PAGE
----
In south-east Spain we have the wonderful “Mediterranean” diet, a great balance of fresh fruit and vegetables, fish and good quality meats. I must admit, the Spanish can be seen having ‘almuerzos’ at 11.00 am, with wine and brandies, then proceed to climb up trees or buildings to continue their daily jobs. Take a note of what they are eating though, olives, artichokes, small fish and green peppers, home made stews. Not a full “English” breakfast! Combined with the fact that the locals may also sleep for a short while in the afternoons (the Spanish “siesta”), which allows the body to rest and relax, taking away the stress and strains of modern living, very different to the lifestyles of many people who live in the UK.
So, a good diet, rest periods, less stress, outdoor living (with lots of sunshine!) and short periods of exercise, seems to be the answer.
Best still, why not move to Javea! We have one of the healthiest climates in the world, the best food and the best property prices during the last 10 years. Relocating to Spain may be a great option to secure future health and happiness for you and your family. You know it makes sense!
Contact me for further information on Telf. (0034) 669 908 353.
Steve Nott, www.javeacasas.com.
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Monday 3rd October 2011
If you have recently dined at a good restaurant in Javea or nearby, please write your reviews and remarks here.
We have just visited a new restaurant in Javea, opposite the well known Mesena restaurant, telephone 96 579 3764, which has good food and great service.
The new Bon Amb, visited in September, 2011. It was a real disappointing night, very expensive food that wasn’t worth the prices asked. I don’t like to report on negative venue’s, as they have spent a lot of money on the property and the gardens. They just have not got the food right, which is why we went there after all, a real shame.
We were tempted to try it for a second time, in April 2012.
Bon Amb is expensive, and the portions are small, but the presentation, the flavours, the ambience and service are all outstanding. There is an excellent wine cellar.
They have set out to make this a top class venue, and they have so far succeeded. It will not appeal to everybody’s palate or their wallet.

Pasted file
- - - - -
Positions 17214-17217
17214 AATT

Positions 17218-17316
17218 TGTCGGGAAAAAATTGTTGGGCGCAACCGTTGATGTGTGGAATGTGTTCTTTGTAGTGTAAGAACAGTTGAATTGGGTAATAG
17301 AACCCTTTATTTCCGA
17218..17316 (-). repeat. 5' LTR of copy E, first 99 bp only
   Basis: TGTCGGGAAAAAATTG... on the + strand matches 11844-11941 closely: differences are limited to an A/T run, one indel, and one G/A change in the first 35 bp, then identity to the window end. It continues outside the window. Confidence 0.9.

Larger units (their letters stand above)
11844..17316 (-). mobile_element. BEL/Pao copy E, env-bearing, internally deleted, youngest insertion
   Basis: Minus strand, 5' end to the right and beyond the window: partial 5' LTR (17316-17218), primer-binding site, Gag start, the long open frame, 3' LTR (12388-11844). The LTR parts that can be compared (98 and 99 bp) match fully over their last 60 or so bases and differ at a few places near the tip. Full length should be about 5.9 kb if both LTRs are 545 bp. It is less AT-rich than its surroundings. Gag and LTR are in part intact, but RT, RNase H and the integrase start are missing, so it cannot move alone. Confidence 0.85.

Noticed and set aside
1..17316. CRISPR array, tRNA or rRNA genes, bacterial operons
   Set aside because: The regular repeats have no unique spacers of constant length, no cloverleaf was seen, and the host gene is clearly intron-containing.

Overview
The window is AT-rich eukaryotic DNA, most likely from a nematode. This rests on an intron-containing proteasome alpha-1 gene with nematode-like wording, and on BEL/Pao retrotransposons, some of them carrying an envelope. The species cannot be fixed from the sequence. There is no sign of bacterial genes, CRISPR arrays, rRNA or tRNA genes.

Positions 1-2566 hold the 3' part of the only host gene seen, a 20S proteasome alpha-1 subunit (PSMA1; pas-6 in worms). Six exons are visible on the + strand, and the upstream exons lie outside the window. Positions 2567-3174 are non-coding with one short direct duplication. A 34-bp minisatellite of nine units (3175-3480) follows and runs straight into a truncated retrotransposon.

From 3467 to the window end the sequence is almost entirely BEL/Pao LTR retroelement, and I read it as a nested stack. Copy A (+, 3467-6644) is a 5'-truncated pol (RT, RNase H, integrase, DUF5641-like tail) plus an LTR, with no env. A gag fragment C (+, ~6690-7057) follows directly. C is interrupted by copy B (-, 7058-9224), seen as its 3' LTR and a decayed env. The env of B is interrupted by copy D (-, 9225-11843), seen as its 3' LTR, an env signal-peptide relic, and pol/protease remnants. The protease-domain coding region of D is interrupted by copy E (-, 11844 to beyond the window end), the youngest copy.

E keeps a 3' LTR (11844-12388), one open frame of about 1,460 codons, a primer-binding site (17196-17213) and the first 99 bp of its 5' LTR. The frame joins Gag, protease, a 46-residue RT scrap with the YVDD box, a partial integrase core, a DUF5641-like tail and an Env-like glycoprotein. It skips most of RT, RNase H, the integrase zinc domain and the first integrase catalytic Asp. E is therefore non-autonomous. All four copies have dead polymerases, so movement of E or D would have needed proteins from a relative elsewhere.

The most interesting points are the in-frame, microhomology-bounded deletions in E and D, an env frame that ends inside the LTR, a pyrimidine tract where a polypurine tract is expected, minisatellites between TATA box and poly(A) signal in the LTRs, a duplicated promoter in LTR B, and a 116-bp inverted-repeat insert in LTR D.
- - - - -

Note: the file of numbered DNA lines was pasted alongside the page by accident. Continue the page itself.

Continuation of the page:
Carretera de Benitachell 100, JAVEA
Tel: 965 084 440
Visited April, 2012
Image by Omar Franco
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Monday 3rd October 2011
In the last 17 years I have visited hundreds of properties in Negative press always sells newspapers, that is why the average people buying a Spanish property beleive that they can offer 30 – 40% off the price that is asked. This may be true in other parts of Spain, but not here in Javea and Moraira.
Javea, Moraira do not have hundreds upon hundreds of new builds to sell. Most of the promotion and developers build just a few new villas in lovely areas with 20% green zones.
New apartment complex’s have a height limit of two floors and
aticos. No more than 30 apartments are built on each new project. These are normally purchased off plan by families from Madrid or Valencia, then the over seas buyers.
So there is not a huge amount of un sold properties in Javea or Moraira.
Bank repo’s are not that many in this area, look at the areas where there are hundreds and that is where you will find the town halls and developers have been silly for the past 10 years, a long with the greedy bank directors.
Keep your Javea property clean and tidy, free of nasty odors and ask a sensible price. Good luck because if the price is right, you will sell in Javea and Moraira.
Come for a holiday – Stay a lifetime!